When we first heard about Ouya, we were excited. We were also hesitant. While a dedicated console for $99 with its own controller, a Tegra 3 processor, and Android games optimized for the big screen (not to mention free versions or demos of all available games) sounded brilliant, there was the question of longevity. How could this thing continue to hold up once Tegra 3 processors weren't the norm? Well, here's one answer to that question: OnLive support is now going to be built in. If I could whistle via text, I would do so presently.
What this means for gaming is that, even when that Tegra 3 processor gets old and dusty, you'll still be able to use your Ouya console to stream HD games from OnLive's cloud servers directly to your console. It also means that even if developers never really pick up support for Ouya, you can still buy a $99 console with controller and enjoy games like Arkham City, Saints Row: The Third, and Deus Ex Human Revolution on your television. That sound you just heard? That was the sound of Microsoft and Sony crying out in terror.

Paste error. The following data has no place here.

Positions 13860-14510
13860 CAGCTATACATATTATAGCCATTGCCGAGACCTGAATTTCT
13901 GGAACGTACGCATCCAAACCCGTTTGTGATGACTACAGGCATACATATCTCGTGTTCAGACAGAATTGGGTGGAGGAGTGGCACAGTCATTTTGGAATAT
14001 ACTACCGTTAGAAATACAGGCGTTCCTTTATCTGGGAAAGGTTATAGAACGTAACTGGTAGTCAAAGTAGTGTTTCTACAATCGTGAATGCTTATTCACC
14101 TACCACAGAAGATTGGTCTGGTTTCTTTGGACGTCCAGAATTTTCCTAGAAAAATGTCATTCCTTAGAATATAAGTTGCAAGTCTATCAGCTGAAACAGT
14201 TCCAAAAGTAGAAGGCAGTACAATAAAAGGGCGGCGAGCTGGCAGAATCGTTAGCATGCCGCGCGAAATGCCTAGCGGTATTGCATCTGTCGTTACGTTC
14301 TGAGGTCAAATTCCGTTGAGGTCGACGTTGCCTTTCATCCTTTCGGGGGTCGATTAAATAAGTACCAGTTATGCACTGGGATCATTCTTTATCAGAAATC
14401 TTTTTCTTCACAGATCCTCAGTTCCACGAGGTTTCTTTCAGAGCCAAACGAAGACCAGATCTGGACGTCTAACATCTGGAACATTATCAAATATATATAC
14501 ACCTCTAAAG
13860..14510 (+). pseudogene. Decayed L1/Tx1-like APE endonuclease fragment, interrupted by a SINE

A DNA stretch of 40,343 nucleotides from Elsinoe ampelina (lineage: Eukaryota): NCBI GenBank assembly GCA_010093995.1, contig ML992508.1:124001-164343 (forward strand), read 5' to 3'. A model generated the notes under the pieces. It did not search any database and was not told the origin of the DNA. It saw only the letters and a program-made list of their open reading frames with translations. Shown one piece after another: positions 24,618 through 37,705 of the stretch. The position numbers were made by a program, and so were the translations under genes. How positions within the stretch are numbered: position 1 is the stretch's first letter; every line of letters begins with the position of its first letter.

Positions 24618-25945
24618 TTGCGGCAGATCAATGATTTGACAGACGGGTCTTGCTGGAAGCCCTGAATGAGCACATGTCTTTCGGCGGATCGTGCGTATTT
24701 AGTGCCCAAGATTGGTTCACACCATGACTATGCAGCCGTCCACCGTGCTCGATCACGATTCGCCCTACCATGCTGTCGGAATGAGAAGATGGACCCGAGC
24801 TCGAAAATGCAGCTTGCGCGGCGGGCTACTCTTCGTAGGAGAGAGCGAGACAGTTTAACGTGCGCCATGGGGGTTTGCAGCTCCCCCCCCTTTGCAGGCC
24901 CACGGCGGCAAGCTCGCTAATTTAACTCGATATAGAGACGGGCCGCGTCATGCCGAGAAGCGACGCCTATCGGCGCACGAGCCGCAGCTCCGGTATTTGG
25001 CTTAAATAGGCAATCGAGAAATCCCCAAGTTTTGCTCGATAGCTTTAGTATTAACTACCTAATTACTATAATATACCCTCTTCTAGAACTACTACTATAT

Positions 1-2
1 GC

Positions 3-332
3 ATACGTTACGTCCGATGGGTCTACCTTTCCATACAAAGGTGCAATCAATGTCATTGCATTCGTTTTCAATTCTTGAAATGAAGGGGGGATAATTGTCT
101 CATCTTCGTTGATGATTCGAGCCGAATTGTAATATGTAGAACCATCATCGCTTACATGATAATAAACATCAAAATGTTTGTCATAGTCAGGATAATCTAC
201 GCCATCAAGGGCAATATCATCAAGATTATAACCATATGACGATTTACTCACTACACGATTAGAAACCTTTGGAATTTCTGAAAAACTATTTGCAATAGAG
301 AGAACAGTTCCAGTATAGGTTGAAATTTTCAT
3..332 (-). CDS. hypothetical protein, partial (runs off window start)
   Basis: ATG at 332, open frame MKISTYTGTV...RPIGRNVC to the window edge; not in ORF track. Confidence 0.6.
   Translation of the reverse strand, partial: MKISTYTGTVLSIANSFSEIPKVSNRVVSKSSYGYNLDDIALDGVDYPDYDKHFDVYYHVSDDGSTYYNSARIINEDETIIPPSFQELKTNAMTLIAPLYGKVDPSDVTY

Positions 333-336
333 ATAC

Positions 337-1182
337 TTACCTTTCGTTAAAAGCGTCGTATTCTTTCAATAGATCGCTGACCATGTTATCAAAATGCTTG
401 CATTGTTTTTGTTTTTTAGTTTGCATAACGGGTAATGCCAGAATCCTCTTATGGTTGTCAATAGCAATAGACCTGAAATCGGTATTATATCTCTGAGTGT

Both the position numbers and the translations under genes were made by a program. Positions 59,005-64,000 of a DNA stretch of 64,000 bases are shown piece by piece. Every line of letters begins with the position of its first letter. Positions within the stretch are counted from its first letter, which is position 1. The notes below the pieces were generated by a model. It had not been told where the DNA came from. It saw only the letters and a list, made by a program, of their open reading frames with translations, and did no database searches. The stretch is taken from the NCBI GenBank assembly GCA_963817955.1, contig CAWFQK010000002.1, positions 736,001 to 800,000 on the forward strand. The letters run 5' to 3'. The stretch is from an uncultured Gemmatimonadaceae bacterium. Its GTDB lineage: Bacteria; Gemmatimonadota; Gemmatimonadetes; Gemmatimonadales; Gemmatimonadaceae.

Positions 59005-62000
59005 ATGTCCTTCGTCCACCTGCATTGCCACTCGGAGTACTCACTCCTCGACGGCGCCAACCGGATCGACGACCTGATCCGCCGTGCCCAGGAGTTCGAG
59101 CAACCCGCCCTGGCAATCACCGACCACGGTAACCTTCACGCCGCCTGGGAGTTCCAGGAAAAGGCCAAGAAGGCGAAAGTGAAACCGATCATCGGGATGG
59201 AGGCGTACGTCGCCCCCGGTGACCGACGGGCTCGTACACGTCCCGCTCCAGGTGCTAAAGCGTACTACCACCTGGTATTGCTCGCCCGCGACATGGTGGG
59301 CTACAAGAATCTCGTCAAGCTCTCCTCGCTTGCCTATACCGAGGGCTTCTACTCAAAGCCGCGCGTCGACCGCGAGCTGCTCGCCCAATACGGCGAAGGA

Oh, and then there's the matter of the controller. Ouya showed off the latest version of its controller today. The company is quick to point out that the design process is not finished, but here is what the almost-finished product will look like:
Not a bad controller, we must say. Notably, the colored circles are not complete. The company says they will find a solution that works for colorblind users as well. Which means they're trying to come up with something that doesn't tread too closely on to Sony or Microsoft's turf in terms of button distinctions while still being useful. That being said, so far the design looks great. What will be even better, and may still take some time to ensure, is if this controller will be fully compatible with OnLive services. OnLive has its own controller available, but there are some very key differences between the two, and it's unclear just how compatible these two would be together.
Still, if you weren't excited about Ouya before, there's plenty of reason to get excited now. It may just be time for another few independent companies to turn gaming on its head. After all, it worked out pretty great when Steam did it.